The climactic main event, for both the IWGP and Intercontinental Titles, capped off a six-year ordeal for Tetsuya Naito.  After his Title match with Okada was voted out of the WrestleKingdom 8 main event slot, Naito eventually became the no-fucks-given anti-hero we know today.  Four years later he got another chance at Okada in the Dome (this time in the main event), but came up short again.  Finally in 2020 Naito got to win the big match that had always eluded him, and what a main event it was.  These two threw everything at each other for over 35 minutes and had the crowd on the edge of their seat the whole time.  This was easily the best Okada-Naito match to date, full of drama and main event-level action.  The final minutes saw both men kick out of each other's finishers.  Okada hit a Rainmaker but Naito kicked out.  Okada hit two more Rainmakers but Naito countered the third with a Destino for two, then hit the Stardust Press for another nearfall.  They jockeyed for position and Naito finally hit another full-on Destino to win the match, both belts, and his first successful Tokyo Dome main event.  The crowd erupted as Naito celebrated with both titles.  Suddenly Kenta attacked him out of nowhere and posed by sitting cross-legged on Naito's chest.  Seems like an odd choice for a number-one contender given his NEVER Title loss earlier in the night, but the match should be good.  Anyway, this was another excellent main event that brilliantly capped off the two-night PPV.  Not on the level of the two classics the night before, but still great.  ****3/4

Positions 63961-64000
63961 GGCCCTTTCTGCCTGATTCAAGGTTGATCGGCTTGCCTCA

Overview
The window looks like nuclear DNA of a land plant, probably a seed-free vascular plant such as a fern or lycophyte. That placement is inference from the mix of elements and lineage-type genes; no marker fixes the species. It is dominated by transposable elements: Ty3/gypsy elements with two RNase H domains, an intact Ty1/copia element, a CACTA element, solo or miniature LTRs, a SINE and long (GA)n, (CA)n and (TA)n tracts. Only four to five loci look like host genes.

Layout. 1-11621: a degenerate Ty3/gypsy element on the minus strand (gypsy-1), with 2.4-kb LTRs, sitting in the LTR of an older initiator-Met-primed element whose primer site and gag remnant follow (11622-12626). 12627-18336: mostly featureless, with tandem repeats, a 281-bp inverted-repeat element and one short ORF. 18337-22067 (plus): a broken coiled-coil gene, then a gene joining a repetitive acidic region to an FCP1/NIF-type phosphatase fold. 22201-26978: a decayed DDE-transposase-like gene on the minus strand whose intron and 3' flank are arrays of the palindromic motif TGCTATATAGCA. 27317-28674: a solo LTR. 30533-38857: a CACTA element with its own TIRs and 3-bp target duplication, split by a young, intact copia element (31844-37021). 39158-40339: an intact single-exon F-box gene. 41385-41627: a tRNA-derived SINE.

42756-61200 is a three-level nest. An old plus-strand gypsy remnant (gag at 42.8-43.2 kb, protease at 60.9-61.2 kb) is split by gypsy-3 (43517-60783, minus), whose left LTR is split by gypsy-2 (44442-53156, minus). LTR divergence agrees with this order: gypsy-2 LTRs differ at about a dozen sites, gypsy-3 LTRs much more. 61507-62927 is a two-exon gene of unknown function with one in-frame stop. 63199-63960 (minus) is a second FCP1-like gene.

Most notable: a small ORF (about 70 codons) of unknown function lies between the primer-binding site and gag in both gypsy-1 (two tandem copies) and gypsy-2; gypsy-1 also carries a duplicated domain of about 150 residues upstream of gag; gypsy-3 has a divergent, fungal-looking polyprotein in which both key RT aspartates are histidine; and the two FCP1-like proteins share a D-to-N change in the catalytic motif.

Night Two was overall on par with Night One, more consistently good but missing a true MOTY candidate.  Still, this WrestleKingdom taken as a whole was epic, eventful, and loaded with great stuff.  On balance I think I prefer one stacked night of WrestleKingdom, but the Double Champion Dash provided a good reason to split it in two.  It'll be interesting to see if they come up with an organic reason to do this again, or if they go back to a traditional lineup.  The winter/spring schedule will feature some new pairings and it will be fun to see how they play out.  With the G1 tournament moved to October (thanks to the Olympics) I wonder if King of Pro Wrestling and Destruction get moved up to fill the gap.  Regardless, the big takeaway is, it's Naito's time to shine, but Okada is still the company MVP.

Best Match: Kazuchika Okada vs. Tetsuya Naito
Worst Match: Liger/Sano vs. Takahashi/Lee
What I'd Change: Make Liger-Takahashi a singles match and have Moxley-Juice be a bit more spirited.  I'd probably also save the Kenta run-in for the next night so everyone could go home happy.
Most Disappointing Match: Moxley vs. Juice
Most Pleasant Surprise: I wasn't sure how good Jericho vs. Tanahashi would be, but it was great.
Overall Rating: 9.5/10
Two-Night Rating: 9.5/10